The Local Government Pension Scheme, which has spent over £4.5bn on reported feed yet underperformed the major UK and global equity and bond indices over the last decade, should be nationalised by Government, the Centre for Policy Studies has found.
The report finds that reported fees, which do not include under-the-bonnet fund management costs not explicitly reported, have more than doubled as a percentage of asset market value in the decade to 31 March 2016. The report finds wide differences in total annual costs per member, with the Enfield scheme costing £592 per member in 2015-16, 21 times more than West Yorkshire’s £28 per member.
The report’s author, CPS fellow Michael Johnson says the Department for Communities and Local Government, as scheme sponsor, should discipline the funds’ internal audit functions and consider suing their external auditors to recover fees paid.
The report sets out a number of proposals, including a mass switch out of actively managed assets into passives, exiting all fund of funds investments and a more extreme consolidation than the pooling already under way with funds moved into three much larger pools from 2023.
It also calls for the Government to de-fund the LGPS, take on its liabilities, and use the assets to invest in housing. LGPS pensions would then be paid on a pay-as-you-go basis by central Government.
Johnson says DCLG should force the Local Pension Partnership, which comprises the Lancashire County Pension Fund and the London Pension Fund Authority and has assets of around £11bn, to merge with another pool to meet the £25m threshold set by Government.
Johnson says LGPS funds should be encouraged not to engage with any fund manager whose fees are tied to the size of the assets under management, and fees should be predominately performance-driven.
He also calls for the repeal of Section 36(3) of the Pensions Act 1995, which requires trustees to take advice prior to making an investment and says the DCLG should tie LGPS investment consultants’ remuneration to asset out-performance relative to indices, or strongly discourage them from using investment consultants.
The report says the combined assets of the 89 funds increased by a nominal 79 per cent over the decade to 31 March 2016, to £214 billion at 31 March 2016, the date of each fund’s triennial actuarial valuation of liabilities. Results have yet to be made public, but KPMG estimates a combined deficit, or funding shortfall, of £70bn, equivalent to an overall funding ratio of 75 per cent. This, calculates Johnson, equates to a £23bn increase on 2013’s deficit of £47bn, with a funding ratio of 79 per cent. The report quotes KPMG as saying that the deficit will have subsequently increased to over £100bn at year-end 2016.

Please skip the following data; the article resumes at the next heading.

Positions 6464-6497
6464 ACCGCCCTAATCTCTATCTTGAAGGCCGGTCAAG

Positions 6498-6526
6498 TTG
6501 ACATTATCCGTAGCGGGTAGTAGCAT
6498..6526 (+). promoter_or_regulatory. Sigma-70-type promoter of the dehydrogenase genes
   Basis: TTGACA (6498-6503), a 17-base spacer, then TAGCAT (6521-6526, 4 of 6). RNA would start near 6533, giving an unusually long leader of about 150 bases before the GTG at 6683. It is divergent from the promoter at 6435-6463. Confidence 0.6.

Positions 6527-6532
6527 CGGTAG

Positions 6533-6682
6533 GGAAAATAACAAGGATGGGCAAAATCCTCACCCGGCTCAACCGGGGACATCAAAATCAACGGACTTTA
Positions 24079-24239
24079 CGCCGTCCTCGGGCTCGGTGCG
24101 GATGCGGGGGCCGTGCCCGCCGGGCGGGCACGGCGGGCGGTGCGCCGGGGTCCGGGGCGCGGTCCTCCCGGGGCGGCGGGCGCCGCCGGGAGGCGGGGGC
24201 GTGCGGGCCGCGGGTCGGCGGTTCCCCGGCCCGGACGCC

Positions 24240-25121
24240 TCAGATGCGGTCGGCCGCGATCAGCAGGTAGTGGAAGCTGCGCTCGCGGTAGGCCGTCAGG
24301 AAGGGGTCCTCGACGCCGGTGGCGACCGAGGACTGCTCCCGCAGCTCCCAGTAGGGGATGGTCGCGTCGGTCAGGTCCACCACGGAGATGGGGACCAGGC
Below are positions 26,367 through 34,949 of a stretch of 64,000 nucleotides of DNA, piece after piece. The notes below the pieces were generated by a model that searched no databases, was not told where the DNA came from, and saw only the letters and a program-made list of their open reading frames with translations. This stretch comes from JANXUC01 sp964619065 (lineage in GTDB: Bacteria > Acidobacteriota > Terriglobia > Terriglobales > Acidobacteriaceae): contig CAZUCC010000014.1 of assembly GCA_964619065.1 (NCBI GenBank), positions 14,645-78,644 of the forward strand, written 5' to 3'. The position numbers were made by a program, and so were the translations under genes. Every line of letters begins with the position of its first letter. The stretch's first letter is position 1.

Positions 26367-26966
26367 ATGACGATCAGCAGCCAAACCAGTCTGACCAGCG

Johnson says: “Over the last decade the LGPS’s assets have under-preformed the major UK and global equity and bond indices: passive investing would have been more rewarding. The only winner has been the industry, garnering over £4.5 billion in reported fees which, as a percentage of asset market value, have more than doubled over the last decade. In addition, this paper estimates unreported fees, including performance fees paid to alternative assets managers, to be between £3.6 billion and £4.6 billion.
“The Government should develop a parallel plan to de-fund the LGPS and use the assets to seed a sovereign wealth fund, with a significant allocation to infrastructure. As a quid pro quo, a Crown guarantee could be provided on the pension promises, which would subsequently be met on a pay-as- you-go basis.
“A Crown guarantee would be merely making explicit a practical reality, but the unfunded liabilities would have to be reported in the Whole of Government Accounts.”